How we will die is almost certainly going to be the result of floods and flooding, as the ice caps melt and all that released water raises the sea level. Radical action is needed, they claim.
What is less understood by the population at large, however, is firstly that some of their extreme claims for this cataclysm aren’t actually founded in science itself. Which is ironical, since most scientists don’t believe in the Great Flood, and some don’t believe in the next one!
Second, the prime agents of this movement are possibly as much motivated by their anti-capitalist agenda, as they are by the impending disaster. Put simply, they want to overturn the governments of the world. Their Declaration of Rebellion states that “The wilful complicity displayed by our government has shattered meaningful democracy and cast aside the common interest in favor of short-term gain and private profits.” The rank and file may well not hold these anti-capitalist views, but the leaders do.
Upsetting the Enlightenment Mindset
Setting these points aside, however, what else is important about this myth for today? The first thing, I think, is truly to realize what its historicity actually means for us now. The nature of the Great Flood and how it happened we cannot tell for certain now, but given its nearly universal acceptance by ancient cultures, that it happened and that most of humanity was wiped out I think we can be sure of.
The thing to understand here is its discontinuity and disruptive nature. Jesus exactly understood this: “In those days which were before the flood they were eating and drinking, they were marrying and giving in marriage, until the day that Noah entered the ark, and they did not understand.” (Matthew 24:38–39). One day, it’s all bright and sunny, but the next is total devastation.
We in the West have gotten used to a philosophy from the Enlightenment, which preaches endless human progress and possibilities that nothing can or will stop. Today this is manifested in the Silicon Valley mindset whereby artificial intelligence (AI) is going to solve all our problems, and whatever problems we have here anyway, no need to fret as Elon Musk is going to help us all settle on Mars—as if, of course, we wouldn’t scramble that planet, too!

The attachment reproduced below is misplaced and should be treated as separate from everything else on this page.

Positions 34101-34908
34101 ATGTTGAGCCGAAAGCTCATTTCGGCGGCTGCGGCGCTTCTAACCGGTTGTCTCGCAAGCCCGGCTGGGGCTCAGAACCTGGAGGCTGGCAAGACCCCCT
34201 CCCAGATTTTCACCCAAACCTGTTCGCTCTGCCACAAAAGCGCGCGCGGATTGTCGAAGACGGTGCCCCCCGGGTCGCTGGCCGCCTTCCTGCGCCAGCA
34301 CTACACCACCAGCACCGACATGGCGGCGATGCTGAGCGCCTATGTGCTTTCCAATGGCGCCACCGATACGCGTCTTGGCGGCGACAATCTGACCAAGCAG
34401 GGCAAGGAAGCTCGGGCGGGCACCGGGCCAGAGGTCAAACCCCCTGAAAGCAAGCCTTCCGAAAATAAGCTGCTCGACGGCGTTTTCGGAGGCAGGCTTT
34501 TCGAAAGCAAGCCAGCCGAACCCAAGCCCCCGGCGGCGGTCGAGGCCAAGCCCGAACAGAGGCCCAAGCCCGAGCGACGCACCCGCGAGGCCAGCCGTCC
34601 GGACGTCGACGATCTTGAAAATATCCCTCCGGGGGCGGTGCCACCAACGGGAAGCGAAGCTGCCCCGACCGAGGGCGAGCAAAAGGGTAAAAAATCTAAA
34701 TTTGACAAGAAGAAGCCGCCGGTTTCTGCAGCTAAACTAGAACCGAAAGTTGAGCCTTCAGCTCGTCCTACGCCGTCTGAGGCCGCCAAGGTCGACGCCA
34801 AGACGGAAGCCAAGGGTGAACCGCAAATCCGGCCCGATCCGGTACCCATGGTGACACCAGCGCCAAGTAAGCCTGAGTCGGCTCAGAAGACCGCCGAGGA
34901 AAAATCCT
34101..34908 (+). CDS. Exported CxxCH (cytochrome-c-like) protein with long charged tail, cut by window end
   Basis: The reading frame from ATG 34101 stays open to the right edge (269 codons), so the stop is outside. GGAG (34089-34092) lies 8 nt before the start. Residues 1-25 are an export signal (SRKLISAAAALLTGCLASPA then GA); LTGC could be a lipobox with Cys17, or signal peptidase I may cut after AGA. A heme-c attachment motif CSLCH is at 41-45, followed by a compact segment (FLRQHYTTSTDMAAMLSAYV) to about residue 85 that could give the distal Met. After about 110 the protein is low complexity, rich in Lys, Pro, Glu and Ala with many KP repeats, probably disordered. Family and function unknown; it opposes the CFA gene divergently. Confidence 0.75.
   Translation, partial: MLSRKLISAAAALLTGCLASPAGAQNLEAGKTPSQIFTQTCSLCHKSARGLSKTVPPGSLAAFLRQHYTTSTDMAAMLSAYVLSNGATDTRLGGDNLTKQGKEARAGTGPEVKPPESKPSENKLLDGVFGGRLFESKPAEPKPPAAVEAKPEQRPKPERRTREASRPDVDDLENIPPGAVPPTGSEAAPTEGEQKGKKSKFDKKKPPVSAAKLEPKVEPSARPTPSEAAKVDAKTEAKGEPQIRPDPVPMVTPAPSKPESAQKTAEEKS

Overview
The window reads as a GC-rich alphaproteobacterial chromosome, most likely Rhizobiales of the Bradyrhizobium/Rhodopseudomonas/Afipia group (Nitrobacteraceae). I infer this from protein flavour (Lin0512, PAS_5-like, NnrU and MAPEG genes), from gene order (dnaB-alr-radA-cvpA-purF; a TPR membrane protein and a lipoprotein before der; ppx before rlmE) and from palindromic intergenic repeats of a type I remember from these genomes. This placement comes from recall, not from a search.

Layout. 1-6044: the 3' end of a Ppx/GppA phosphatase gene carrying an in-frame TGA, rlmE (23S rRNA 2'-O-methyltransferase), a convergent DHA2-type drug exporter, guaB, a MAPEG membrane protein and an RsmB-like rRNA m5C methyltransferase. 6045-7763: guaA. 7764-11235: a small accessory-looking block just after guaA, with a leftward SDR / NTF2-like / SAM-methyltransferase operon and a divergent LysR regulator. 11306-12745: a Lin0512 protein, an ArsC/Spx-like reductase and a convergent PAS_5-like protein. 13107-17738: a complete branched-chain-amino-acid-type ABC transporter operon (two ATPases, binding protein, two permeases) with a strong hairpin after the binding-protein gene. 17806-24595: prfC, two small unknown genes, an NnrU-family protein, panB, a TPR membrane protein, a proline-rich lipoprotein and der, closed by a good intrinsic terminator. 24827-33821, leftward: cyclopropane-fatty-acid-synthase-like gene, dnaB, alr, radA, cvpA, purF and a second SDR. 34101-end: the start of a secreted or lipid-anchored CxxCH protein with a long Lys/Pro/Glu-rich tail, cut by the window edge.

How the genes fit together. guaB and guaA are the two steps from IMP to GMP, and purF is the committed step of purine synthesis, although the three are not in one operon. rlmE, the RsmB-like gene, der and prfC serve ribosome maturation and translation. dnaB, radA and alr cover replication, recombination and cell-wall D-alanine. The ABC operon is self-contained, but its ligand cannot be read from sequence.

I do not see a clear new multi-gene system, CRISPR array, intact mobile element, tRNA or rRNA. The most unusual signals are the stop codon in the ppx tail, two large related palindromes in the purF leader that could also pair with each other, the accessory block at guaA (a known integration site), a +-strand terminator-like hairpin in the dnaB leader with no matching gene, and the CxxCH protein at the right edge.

But suddenly, we understand, the idea of the Great Flood and the fear of an upcoming flood upsets the status quo and changes all that. The myth—the facts of the myth—warn us against such complacency, and warn us to walk with humility, not arrogance or hubris, before God or, if we aren’t monotheistic, the gods and invisible forces that are above us.
Two Sides, One Coin
Secondly, we need to grasp that Extinction Rebellion and the science of the status quo are really two sides of the same coin, although they appear diametrically opposed. Whereas the latter can only conceive of an existence of plenty that runs on forever, in which science cures cancer, and people live to 150 years old, and so on, the former see that the whole world order needs changing and that this second flood cataclysm needs to be prevented.
The latter is hopelessly complacent and smug, the former desperate and earnest. How are they two sides of the same coin? They are two sides of the same coin because at root they both embrace the same philosophy: The “complacents” think nothing and no one can interrupt their “progress,” whereas the rebels believe they have the power to prevent the second flood through their own political machinations first and foremost, and possibly with some science second (new greener technologies). In short, mankind is entirely able to control the situation; both are saying this, one passively, one actively.